"There is no appetite for that kind of action vis-a-vis Syria," Clinton said, pointing to regional moves by the Arab League and Turkey as key to persuading Syrian President Bashar al-Assad to halt the violence against civilians.
"I believe that what the Arab League does and Turkey says have more affect on the Syrian government and people than the United States, said Clinton."
The United States and the European Union have both imposed a series of targeted sanctions against Damascus. But U.N. sanctions are seen as unlikely given opposition from Russia and China, which last month vetoed a draft Security Council resolution condemning Syria.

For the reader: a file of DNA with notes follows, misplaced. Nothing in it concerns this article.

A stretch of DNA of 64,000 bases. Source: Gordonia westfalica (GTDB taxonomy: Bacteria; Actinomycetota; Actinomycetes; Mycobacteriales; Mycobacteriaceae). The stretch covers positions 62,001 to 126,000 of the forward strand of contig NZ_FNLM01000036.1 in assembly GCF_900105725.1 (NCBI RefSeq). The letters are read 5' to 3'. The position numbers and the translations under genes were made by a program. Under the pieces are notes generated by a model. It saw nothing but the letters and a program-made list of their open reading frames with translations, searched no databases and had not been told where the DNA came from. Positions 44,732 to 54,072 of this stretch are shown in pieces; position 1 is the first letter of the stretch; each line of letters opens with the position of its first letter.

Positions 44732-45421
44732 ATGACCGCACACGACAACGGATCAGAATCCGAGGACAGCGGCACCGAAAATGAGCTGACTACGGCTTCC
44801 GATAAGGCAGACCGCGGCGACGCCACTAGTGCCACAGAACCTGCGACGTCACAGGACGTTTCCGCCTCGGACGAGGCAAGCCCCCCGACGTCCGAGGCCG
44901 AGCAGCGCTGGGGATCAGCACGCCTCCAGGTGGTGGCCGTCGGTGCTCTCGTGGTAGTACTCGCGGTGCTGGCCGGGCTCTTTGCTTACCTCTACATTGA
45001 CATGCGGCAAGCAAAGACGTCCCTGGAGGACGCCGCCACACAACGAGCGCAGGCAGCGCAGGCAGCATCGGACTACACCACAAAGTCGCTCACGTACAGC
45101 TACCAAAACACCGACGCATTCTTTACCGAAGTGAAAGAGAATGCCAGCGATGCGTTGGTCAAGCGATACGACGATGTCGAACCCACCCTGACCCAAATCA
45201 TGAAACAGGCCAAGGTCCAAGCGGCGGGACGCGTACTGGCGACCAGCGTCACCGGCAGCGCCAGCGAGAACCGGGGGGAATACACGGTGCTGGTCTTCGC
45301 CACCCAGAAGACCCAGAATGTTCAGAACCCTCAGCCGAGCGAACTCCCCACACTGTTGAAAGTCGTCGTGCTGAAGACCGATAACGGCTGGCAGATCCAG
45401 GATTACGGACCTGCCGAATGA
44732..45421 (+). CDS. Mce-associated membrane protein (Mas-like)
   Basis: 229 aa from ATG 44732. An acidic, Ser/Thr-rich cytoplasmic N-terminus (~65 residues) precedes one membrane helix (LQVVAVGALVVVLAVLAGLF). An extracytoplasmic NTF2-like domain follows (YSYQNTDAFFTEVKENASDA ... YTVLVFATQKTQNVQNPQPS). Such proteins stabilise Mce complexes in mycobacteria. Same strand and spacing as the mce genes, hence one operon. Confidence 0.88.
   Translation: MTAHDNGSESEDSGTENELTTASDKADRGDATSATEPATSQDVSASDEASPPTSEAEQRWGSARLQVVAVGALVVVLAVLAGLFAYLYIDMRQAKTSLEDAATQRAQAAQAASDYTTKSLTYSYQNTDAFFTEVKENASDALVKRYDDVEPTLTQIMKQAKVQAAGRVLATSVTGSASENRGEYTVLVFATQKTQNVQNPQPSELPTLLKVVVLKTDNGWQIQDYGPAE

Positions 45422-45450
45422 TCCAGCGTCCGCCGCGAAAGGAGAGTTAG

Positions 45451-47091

The Arab League has suspended Syria and set a Saturday deadline for it to comply with the Arab peace plan, which entails a military pullout from around restive cities and towns, threatening sanctions unless Assad acts to halt the violence.
Clinton told CBS in a separate interview that it was clear Assad's days were numbered.
"Look, Assad's going to be gone; it's just a question of time. What we hope is that they avoid a civil war, that they avoid greater bloodshed, that they make the changes that they should have been making all along. And we think the Arab League pressure is probably the most effective pressure," she said.